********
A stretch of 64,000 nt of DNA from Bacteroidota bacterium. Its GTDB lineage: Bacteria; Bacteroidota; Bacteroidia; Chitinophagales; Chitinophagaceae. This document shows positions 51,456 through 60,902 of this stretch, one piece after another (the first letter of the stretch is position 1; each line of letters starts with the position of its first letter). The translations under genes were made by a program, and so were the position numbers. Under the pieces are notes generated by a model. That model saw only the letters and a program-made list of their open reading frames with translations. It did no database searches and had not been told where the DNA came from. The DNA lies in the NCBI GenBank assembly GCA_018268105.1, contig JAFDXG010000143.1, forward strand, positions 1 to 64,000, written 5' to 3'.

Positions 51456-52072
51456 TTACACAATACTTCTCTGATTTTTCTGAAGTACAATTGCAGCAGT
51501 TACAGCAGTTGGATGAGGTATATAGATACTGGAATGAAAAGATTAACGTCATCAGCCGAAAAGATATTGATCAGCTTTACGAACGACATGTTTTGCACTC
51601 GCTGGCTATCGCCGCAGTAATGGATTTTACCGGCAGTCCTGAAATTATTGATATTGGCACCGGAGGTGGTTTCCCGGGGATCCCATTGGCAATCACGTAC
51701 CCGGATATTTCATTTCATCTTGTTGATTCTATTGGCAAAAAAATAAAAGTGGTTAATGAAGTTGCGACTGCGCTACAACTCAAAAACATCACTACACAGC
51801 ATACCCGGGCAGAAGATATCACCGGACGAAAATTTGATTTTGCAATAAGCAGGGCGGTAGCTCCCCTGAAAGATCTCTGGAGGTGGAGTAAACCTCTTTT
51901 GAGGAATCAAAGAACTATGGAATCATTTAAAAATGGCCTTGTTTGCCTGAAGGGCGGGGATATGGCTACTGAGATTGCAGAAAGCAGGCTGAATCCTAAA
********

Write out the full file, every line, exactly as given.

A stretch of 64,000 nt of DNA from Bacteroidota bacterium. Its GTDB lineage: Bacteria; Bacteroidota; Bacteroidia; Chitinophagales; Chitinophagaceae. This document shows positions 51,456 through 60,902 of this stretch, one piece after another (the first letter of the stretch is position 1; each line of letters starts with the position of its first letter). The translations under genes were made by a program, and so were the position numbers. Under the pieces are notes generated by a model. That model saw only the letters and a program-made list of their open reading frames with translations. It did no database searches and had not been told where the DNA came from. The DNA lies in the NCBI GenBank assembly GCA_018268105.1, contig JAFDXG010000143.1, forward strand, positions 1 to 64,000, written 5' to 3'.

Positions 51456-52072
51456 TTACACAATACTTCTCTGATTTTTCTGAAGTACAATTGCAGCAGT
51501 TACAGCAGTTGGATGAGGTATATAGATACTGGAATGAAAAGATTAACGTCATCAGCCGAAAAGATATTGATCAGCTTTACGAACGACATGTTTTGCACTC
51601 GCTGGCTATCGCCGCAGTAATGGATTTTACCGGCAGTCCTGAAATTATTGATATTGGCACCGGAGGTGGTTTCCCGGGGATCCCATTGGCAATCACGTAC
51701 CCGGATATTTCATTTCATCTTGTTGATTCTATTGGCAAAAAAATAAAAGTGGTTAATGAAGTTGCGACTGCGCTACAACTCAAAAACATCACTACACAGC
51801 ATACCCGGGCAGAAGATATCACCGGACGAAAATTTGATTTTGCAATAAGCAGGGCGGTAGCTCCCCTGAAAGATCTCTGGAGGTGGAGTAAACCTCTTTT
51901 GAGGAATCAAAGAACTATGGAATCATTTAAAAATGGCCTTGTTTGCCTGAAGGGCGGGGATATGGCTACTGAGATTGCAGAAAGCAGGCTGAATCCTAAA